Intertrigo - Symptoms & Treatment
The intertrigo may be define as an inflammation of the body folds. Intertrigo is an inflammatory condition of skin folds, induced or aggravated by heat, moisture, maceration, friction, and lack of air circulation. Intertrigo is the word used to describe a rash in body folds. Affected skin is reddened and uncomfortable. Intertrigo is inflammation of skinfolds caused by skin-on-skin friction. It is a common skin condition affecting opposing cutaneous or mucocutaneous surfaces. Intertrigo is particularly common in those who are overweight. Body folds (flexures) are prone to inflammatory rashes because of:
- Relatively high skin temperature
- Moisture from insensible water loss and sweating cannot evaporate
- Friction from movement of adjacent skin results in chafing
Symptoms of Intertrigo
Intertrigo develops from mechanical factors and secondary infection. Heat and maceration are central to the process. Opposing skin surfaces rub against each other, causing erosions that become inflamed. Sweat, feces, urine, and discharge may aggravate intertrigo in both adults and infants. The appearance of intertrigo is dependent on the skin area involved and the duration of inflammation. Erythema and weeping may progress to maceration and crusting. Intertrigo is an inflammation of your skin. It is caused by two surfaces of skin rubbing together.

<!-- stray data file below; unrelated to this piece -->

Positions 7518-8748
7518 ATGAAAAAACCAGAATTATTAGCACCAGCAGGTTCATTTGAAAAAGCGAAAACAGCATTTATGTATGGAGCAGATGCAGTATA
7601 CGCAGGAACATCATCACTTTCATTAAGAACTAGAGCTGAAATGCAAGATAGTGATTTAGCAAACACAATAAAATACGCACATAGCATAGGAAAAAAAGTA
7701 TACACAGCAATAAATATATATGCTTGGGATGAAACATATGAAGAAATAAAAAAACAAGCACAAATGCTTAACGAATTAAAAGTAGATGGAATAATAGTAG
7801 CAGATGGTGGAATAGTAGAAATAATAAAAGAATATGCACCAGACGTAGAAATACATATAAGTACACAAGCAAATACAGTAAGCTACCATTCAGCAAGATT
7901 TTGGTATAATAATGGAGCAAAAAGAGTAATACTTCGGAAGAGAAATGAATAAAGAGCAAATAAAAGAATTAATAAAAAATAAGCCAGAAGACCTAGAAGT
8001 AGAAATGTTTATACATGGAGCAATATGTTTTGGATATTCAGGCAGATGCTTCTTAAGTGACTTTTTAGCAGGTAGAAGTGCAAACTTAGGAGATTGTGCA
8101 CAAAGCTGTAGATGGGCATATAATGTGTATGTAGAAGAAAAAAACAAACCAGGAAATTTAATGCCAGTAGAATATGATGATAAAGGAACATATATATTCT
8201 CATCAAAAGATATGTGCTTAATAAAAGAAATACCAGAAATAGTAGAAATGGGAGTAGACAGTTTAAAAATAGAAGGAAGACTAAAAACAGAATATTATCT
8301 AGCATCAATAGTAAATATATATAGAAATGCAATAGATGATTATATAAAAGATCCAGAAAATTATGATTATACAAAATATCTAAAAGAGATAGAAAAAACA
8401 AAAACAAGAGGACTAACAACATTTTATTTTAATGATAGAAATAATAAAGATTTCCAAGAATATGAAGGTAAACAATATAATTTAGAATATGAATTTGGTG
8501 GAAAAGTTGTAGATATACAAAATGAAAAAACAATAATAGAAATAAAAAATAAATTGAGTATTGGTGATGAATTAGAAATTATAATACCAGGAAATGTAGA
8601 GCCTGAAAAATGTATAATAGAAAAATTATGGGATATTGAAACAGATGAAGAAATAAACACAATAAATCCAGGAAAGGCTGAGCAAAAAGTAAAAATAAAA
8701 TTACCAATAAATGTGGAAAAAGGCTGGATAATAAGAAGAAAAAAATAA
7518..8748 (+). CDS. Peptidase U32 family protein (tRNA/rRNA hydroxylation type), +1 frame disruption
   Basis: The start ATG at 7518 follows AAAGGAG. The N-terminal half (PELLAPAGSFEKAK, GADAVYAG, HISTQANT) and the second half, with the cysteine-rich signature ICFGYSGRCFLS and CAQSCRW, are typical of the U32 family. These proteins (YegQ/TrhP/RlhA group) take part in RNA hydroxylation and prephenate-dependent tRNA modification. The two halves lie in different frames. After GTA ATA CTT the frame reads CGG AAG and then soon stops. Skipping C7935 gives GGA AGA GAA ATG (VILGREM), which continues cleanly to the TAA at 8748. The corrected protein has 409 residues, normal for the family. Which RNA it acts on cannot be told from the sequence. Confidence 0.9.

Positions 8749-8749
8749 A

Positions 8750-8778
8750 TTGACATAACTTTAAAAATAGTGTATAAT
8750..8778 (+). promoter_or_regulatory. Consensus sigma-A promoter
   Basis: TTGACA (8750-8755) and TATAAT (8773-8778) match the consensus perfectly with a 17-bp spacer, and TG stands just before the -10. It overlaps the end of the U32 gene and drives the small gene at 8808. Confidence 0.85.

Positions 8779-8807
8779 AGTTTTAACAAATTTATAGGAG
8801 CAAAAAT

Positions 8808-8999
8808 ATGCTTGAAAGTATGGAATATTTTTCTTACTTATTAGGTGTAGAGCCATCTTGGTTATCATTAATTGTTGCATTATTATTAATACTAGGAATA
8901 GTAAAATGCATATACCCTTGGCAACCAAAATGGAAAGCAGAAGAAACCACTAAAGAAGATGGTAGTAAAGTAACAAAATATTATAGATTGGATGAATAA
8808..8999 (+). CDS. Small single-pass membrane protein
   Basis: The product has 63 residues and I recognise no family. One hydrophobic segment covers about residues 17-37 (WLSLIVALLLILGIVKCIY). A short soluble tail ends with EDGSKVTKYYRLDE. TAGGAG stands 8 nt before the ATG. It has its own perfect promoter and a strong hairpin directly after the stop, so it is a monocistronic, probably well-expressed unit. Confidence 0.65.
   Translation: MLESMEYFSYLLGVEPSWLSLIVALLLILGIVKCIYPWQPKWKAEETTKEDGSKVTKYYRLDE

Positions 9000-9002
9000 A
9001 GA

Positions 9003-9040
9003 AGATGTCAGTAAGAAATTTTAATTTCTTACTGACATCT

- Red and moist skin
- You may have blisters or scales
- The affected area may smell cheesy or yeasty.
- Common sites include your inner thighs, in your armpits, underneath your breasts, in the folds of the skin on your abdomen, between your fingers and toes
- Intertrigo is made worse by sweating.
- You may also have seborrhoeic dermatitis or thrush (candidiasis).
Causes of Intertrigo
The causes of Intertrigo are
- Initiating factors include friction, perspiration, maceration, or irritation from stool, urine, drainage, or topical agents.
- Autoeczematization and infection also may be factors.
- Whether infectious agents play a primary role or simply are common secondary agents is controversial.
- Thrush , caused by yeasts such as Candida albicans, is characterised by rapid development, with itchy moist peeling white skin with small peripheral pustules
- Erythrasma , caused by Corynebacterium minutissimum, results in persistent brown patches
- Tinea pedis (athletes foot), caused by dermatophyte fungi such as Trichophyton rubrum, causes peeling, cracks, and blisters between the toes
- Folliculitis , caused by various bacteria especially Staphylococcus aureus, is often provoked by shaving. Painful red spots and pustules are centred on hair follicles.
- Blistering skin disorders such as bullous pemphigoid
- Rare inherited conditions such as Hailey-Hailey disease
Treatment of Intertrigo
Treatment depends on the causes on which micro-organisms are present in the rash. Combinations are common.
- Sweating may be reduced with a gentle antiperspirant .
- Bacteria may be treated with topical antibiotics such as fusidic acid cream, mupirocin ointment, or oral antibiotics such as flucloxacillin and erythromycin
- Yeasts and fungi may be treated with topical antifungals such as clotrimazole and terbinafine cream or oral agents such as itraconazole or terbinafine
- Inflammatory skin diseases are often treated with low potency topical steroid creams such as hydrocortisone. More potent steroids are usually avoided in the flexures because they may cause skin thinning resulting in stretch marks ( striae ) and even ulcers. Calcineurin inhibitors such as tacrolimus ointment or pimecrolimus cream may also prove effective.